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ALSO I in the first year of Darius the Mede, even I, stood to confirm and to strengthen him.
2 And now will I shew thee the truth. Behold, there shall stand up yet three kings in Persia; and the fourth shall be far richer than they all: and by his strength through his riches he shall stir up all against the realm of Grecia.
3 And a mighty king shall stand up, that shall rule with great dominion, and do according to his will.
4 And when he shall stand up, his kingdom shall be broken, and shall be divided toward the four winds of heaven; and not to his posterity, nor according to his dominion which he ruled;
[of Persia for his kingdom shall be plucked up, even for others beside those.
5 And the king of the south shall be strong, and one of his princes; and he shall be strong above him, and have dominion; his dominion shall be a great dominion.
6 And in the end of years they shall join themselves together; for the king's daughter of the south shall come to the king of the north to make an agree ment: but she shall not retain the power of the arm; neither shall he stand, nor his arm: but she shall be given up, and they that brought her, and he that begat her, and he that strengthened her in these times.
7 But out of a branch of her roots shall one stand up in his estate, which
EXPOSITION-Chap. X. Continued.
Judea met with, in attempting to rebuild the house of their God, and the city of their fathers; and having understood, by divine revelation, that these troubles were to be of long continuance, he applies himself to prayer and fasting for three full weeks;" not fasting, absolutely, for being now upwards of 90 years of age, such an attempt would be a species of suicide; but he ate "no pleasaut bread;" indulged in none of the delicacies to which his age and rank entitled him, but spent the time in humiliation before God, and in earnest prayer for himself and his country. And here we have a glance into the world of spirits, from which the vail of flesh separates us, and into which, by faith only, can we obtain a view, until this vail is rent in twain, and buried in the earth. Ah! little do we know of the scenes passing" above, beneath, around us." While Daniel is on his knees on earth, there is war in heaven, Michael and his angels fighting against the devil and his angels, till the latter shall be cast down and confined in hell for ever. The first contention we read of between the two worlds of spirits since the fall regarded" the body of Moses :" (Jude 9.) but the nature of their dispute, we cannot dare even to conjecture. In going through the Old Testament, we have had several glimp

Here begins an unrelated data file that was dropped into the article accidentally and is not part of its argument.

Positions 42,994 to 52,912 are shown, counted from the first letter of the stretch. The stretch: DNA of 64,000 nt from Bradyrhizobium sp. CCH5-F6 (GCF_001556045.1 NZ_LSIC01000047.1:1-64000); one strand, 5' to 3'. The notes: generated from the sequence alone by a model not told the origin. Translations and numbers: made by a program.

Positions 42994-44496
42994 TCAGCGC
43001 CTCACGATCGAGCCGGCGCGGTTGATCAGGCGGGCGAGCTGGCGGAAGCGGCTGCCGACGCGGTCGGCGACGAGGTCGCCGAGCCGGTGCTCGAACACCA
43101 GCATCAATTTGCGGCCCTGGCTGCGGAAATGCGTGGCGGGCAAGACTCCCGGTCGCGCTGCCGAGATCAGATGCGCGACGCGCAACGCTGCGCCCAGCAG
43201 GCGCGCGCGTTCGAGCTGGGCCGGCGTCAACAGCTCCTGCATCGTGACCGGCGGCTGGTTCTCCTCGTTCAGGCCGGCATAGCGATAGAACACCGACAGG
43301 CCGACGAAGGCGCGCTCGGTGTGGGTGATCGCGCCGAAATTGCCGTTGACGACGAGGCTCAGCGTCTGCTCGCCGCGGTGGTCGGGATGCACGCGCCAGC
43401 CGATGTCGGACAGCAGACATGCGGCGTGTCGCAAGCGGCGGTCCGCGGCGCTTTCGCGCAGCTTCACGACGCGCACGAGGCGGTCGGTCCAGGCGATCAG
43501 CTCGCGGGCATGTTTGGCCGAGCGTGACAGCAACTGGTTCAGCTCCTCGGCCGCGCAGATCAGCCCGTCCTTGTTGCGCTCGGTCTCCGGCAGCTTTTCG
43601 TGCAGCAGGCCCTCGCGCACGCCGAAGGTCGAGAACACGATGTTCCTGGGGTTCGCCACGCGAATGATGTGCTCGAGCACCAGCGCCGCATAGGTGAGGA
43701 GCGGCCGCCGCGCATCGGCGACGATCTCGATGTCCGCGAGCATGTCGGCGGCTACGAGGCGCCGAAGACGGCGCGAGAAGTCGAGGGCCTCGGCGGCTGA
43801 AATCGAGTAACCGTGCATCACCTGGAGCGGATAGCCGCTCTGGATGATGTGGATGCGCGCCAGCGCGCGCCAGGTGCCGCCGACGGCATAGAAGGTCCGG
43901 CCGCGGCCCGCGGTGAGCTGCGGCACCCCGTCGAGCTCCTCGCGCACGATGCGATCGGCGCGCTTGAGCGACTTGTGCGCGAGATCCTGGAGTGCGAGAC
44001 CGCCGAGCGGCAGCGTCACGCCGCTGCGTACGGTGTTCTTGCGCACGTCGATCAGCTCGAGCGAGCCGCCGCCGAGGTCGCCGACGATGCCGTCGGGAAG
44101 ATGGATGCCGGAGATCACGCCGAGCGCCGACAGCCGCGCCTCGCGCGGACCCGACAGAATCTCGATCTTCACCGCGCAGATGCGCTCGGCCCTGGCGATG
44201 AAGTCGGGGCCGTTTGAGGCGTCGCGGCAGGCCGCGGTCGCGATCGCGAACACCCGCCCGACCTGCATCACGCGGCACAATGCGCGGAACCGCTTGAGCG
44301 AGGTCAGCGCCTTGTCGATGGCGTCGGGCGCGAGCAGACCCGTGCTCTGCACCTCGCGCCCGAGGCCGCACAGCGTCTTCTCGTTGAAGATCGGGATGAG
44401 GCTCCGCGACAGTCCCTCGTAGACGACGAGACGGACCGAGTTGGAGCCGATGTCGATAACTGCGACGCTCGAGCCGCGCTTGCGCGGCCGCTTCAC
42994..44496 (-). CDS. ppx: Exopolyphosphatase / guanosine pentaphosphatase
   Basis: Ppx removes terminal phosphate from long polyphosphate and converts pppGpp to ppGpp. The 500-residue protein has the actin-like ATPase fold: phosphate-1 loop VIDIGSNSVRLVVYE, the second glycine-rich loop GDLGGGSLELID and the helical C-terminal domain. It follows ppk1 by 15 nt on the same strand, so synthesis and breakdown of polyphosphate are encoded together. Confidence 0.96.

ses of this spiritual warfare. Job was long a sufferer by it. Satan has his prophets and angels, as well as the Almighty, and we find them often clashing and disputing in the history of the prophets. See 2 Kings xxii. 15-23; also here (in Daniel), and in Zech. i. iii. and vi.